Latest potential investor pulls out of Pebble

PLP calls it “business as usual,” while mine opponents applaud exit of First Quantum Minerals

Yet another potential major investor in a large mineral mine in the Bristol Bay watershed is now out of the picture, just as backers of the project are pushing forward to get federal permits needed to proceed.

Northern Dynasty Minerals Lt., in Vancouver, British Columbia, said on May 25 that Northern Dynasty, a subsidiary of the diversified global mining group Hunter Dickinson Inc., has terminated a framework agreement with First Quantum Minerals Ltd.

HDI officials said they had no further comment at this time, but Tom Collier, chief executive officer of the PLP, said in a statement from Anchorage that for him the day “is business as usual.” Collier said he felt that the PLP would secure the necessary funding to continue the permitting and review process for Pebble under the National Environmental Policy Act and get an EIS.

The announcement same as harvesters, processors and others engaged in the famed Bristol Bay salmon fishery were preparing for the harvest of millions of sockeye and other salmon.

Word that mine proponents had lost another potential backer prompted a number of responses from those opposed to the mine, including seasoned Bristol Bay salmon harvesters, United Tribes of Bristol Bay and environmental entities.

Meanwhile the U.S. Army Corps of Engineers in Anchorage was moving forward in efforts with a third party, AECOM, to produce a draft environmental impact statement for the project.  AECOM, a fully integrated global infrastructure firm with offices in Alaska, is being guided by the corps and paid by the Pebble Limited Partnership, a subsidiary of Northern Dynasty Minerals, to produce the draft EIS.  Even after that effort got underway, the PLP submitted changes to the project plan, but according to the corps of engineers they were sticking to the schedule as proposed at this time.


“This news could not have come at a more opportune time, said Jason Metrokin, president and chief executive officer of Bristol Bay Native Corp.  “The Alaska Department of Fish and Game is again forecasting strong salmon runs for Bristol Bay this year. It is great that the people of Bristol Bay can prepare for another summer of subsistence and commercial fishing, confident about the future of the region’s fisheries and fishing-based economy.”

“This is the fourth major company that’s pulled out of Pebble because of the massive environmental risks, lack of economic feasibility and widespread local opposition,” said Robin Samuelsen, of Dillingham, a lifelong Bristol Bay harvester. Samuelsen urged Gov. Bill Walker to cancel the mineral leases and reclassify the land to ensure protection “for our jobs and way of life in the Bristol Bay region where opposition to Pebble mine is unwavering.”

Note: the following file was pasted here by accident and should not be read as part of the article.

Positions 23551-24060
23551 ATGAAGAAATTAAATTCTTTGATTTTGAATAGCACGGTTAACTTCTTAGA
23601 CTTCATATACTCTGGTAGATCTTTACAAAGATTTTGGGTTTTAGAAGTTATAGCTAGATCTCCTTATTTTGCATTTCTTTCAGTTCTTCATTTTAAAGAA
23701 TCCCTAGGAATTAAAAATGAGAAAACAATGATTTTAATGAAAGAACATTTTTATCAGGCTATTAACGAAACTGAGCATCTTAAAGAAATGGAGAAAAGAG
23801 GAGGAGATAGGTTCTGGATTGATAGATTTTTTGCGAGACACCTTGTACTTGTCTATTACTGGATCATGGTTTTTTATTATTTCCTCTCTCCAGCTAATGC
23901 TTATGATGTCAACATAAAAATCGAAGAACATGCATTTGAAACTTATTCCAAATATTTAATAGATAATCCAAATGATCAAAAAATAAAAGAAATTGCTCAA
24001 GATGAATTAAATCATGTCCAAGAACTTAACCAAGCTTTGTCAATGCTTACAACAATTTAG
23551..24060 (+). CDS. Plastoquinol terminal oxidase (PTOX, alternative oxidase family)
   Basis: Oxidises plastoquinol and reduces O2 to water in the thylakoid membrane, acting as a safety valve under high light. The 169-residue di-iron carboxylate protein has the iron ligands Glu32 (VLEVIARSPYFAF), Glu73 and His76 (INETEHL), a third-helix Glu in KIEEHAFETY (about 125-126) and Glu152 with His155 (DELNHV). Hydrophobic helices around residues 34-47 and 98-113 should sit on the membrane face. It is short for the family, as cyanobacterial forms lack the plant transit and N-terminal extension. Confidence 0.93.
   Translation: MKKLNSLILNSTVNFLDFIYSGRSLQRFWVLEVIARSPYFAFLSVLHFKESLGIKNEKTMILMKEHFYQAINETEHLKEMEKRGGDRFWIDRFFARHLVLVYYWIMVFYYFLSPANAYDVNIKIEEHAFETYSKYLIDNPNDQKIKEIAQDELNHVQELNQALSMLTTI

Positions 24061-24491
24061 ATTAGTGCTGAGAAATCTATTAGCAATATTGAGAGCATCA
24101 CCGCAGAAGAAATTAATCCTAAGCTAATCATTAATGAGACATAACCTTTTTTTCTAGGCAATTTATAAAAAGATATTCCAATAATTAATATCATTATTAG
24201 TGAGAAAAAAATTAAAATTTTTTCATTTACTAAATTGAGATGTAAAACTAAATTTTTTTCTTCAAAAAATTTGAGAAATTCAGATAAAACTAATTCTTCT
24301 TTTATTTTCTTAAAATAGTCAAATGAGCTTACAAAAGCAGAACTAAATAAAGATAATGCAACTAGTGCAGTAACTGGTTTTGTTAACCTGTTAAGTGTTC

“For too long now we have set out each year with fear and worry about the possibility of Pebble moving forward and threatening our jobs and businesses,” said Mark Niver of Commercial Fishermen for Bristol Bay. Niver, a commercial fisherman who also works in the North Slope oil industry, said the governor should call for a moratorium on mineral exploration in the watershed and just let people go fishing. We need a year where we don’t have this sword hanging over our head,” he said.

He also urged Sen, Lisa Murkowski, R-Alaska to call on the Corps of Engineers “to reject and tear up Pebble’s incomplete permit application and halt the EIS process. The permit was already full of holes and now the company lacks a backer,” he said.

First Quantum Minerals won praise from Friends of the Earth for distancing itself from the project.

By pulling out of the agreement to finance the mine, First Quantum Minerals “finally listened to the overwhelming opposition from the people of Bristol Bay and throughout Alaska,” said Verner Wilson, senior oceans campaigner at Friends of the Earth and a member of the Curyung Tribe in Bristol Bay.

“Four major mining companies, including Anglo-American, Rio Tinto, Mitsubishi, and now First Quantum Minerals, have rejected financing for the project. It’s time for the Trump Administration to step up and also reject Pebble mine, which is too risky for Bristol Bay’s world-class fisheries and the many communities who depend on the rich natural resources of the region,” he said.

“Our voices are being heard everywhere from our villages to the boardroom at First Quantum,” said Robert Heyano, of Dillingham, board president of United Tribes of Bristol Bay. Quyana (thank you) to First Quantum for listening to reason and divesting from this toxic project. No project is worth more than a culture or a way of life.”